by Mgr. Michaela Mojžišová, PhD.

Although Slovak theatrical life is usually dated from 1 March 1920 – the date of the first performance by the newly-established Slovak National Theatre (SND) – opera already had held a position in the cultural life in the territory of Slovakia in the 18th and 19th centuries. In the 18th century it became a favourite part of the repertoire in the private theatres of aristocratic families. The most important of these were the Bratislava theatres of the opera lovers Count Mikuláš Eszterházy and Ján Erdödy, but the theatres of the Grassalkovich, Pálffy and Braunschweig families, in Ivanka pri Dunaji, Bratislava and Dolná Krupá respectively, also played a significant role. The highlight of this period was the premiere of Haydn’s opera La Canterina, which Count Eszterházy staged in 1767 in honour of a visit by Empress Maria Theresa to Bratislava.
Opera productions in Bratislava in the 18th century were performed by Italian, Hungarian and German theatre groups. The private Erdödy company played a leading role with a repertoire oriented mainly towards Italian opera buffa and opera seria and Viennese singspiel. One of the most important events at the end of the 18th century was a performance of W. A. Mozart’s ‘The Abduction from the Seraglio’ just three years after its first appearance.
The first theatre in Bratislava to function as a city theatre was built in the 1760s on Hlavné Namestie, the main square, in the house Grünes Stübel (Green Room). A permanent city theatre was finally opened in 1776. This was the first stone-built theatre in Upper Hungary. Count Juraj Csáky organised the construction at his own expense, with the city providing the land and stone for the foundations. The interior was decorated by Viennese painter Fanti and Count Csáky had the theatre machinery constructed in Vienna. The building underwent reconstruction in 1861 but it was demolished in 1884 because of problems with its operation and in particular safety. Construction of the new City Theatre building, which became the home of the Slovak National Theatre in 1920, began in 1885 based on the plans by the architects Herman Helmer and Ferdinand Fellner. The theatre opened with a gala performance of Ferenc Erkel’s opera Bánk Bán by a company from Budapest under the composer’s baton.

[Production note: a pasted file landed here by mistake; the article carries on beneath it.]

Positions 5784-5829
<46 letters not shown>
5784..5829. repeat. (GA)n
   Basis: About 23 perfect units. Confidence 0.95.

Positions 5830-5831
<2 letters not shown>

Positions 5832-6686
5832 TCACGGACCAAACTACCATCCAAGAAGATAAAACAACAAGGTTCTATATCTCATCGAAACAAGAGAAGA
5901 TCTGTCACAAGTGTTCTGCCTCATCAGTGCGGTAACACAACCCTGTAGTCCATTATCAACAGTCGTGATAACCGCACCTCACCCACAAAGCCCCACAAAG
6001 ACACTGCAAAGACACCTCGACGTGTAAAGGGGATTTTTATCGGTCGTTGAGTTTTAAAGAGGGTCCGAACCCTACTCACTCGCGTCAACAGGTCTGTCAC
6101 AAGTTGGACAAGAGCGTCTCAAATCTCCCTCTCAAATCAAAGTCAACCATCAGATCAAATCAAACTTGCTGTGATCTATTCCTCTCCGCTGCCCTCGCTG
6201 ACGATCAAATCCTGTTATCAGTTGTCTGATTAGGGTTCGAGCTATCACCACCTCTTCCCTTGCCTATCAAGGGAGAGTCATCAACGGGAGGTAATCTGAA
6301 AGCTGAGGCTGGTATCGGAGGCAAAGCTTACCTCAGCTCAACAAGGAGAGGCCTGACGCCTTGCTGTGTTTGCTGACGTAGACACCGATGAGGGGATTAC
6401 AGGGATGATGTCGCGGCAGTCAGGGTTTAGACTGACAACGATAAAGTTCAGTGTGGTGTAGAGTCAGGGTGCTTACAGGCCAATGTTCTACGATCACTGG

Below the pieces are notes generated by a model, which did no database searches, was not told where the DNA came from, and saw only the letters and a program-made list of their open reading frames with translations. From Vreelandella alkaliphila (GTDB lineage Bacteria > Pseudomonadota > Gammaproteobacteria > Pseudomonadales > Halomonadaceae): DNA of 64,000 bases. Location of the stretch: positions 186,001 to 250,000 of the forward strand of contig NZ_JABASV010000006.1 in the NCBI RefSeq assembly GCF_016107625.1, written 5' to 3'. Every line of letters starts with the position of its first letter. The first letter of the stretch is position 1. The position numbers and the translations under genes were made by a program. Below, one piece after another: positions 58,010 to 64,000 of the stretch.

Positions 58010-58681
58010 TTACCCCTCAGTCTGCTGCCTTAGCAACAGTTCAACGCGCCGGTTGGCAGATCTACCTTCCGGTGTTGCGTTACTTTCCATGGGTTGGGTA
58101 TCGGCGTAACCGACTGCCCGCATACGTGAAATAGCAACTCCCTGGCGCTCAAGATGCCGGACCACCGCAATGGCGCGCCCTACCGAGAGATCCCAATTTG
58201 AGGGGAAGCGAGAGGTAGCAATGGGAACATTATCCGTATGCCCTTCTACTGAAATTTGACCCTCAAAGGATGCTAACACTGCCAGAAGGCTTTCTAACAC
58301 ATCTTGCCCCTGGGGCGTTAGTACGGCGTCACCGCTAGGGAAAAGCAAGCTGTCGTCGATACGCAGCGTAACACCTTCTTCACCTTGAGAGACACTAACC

The city of Košice has been the country’s second centre of culture since the 17th century. In 1789 the City Theatre became the sixth theatre to be built in Hungary. Its auditorium could hold nearly a thousand spectators, and Hungarian and German theatre groups performed there. The building was demolished in 1894. In the years 1897-1899 a new theatre was built on the site based on the designs of the architect Adolf Lang. In 1924 it became the seat of the Východoslovenské národné divadlo (VSD, East Slovakia National Theatre). Since 1945 it has been known as the Štátne divadlo Košice (State Theatre of Košice).
At present three opera theatres function in Slovakia – the Slovak National Theatre (SND) in Bratislava (1920), the State Theatre, Košice (1945) and the State Opera, Banská Bystrica (1959), which prior to 1993 operated under the name Opera Divadla Jozefa Gregora Tajovského v Banskej Bystrici (Opera of the Jozef Gregor Tajovsky Theatre in Banská Bystrica). In the years 1986-1998 there was also a company in Bratislava called Komorná Opera (Chamber Opera) whose focus was the staging of works outside the mainstream of the opera repertoire – compositions of the pre-Romantic period, classical chamber works of the 20th century and seldom-performed works by composers of pre-Verdi bel canto.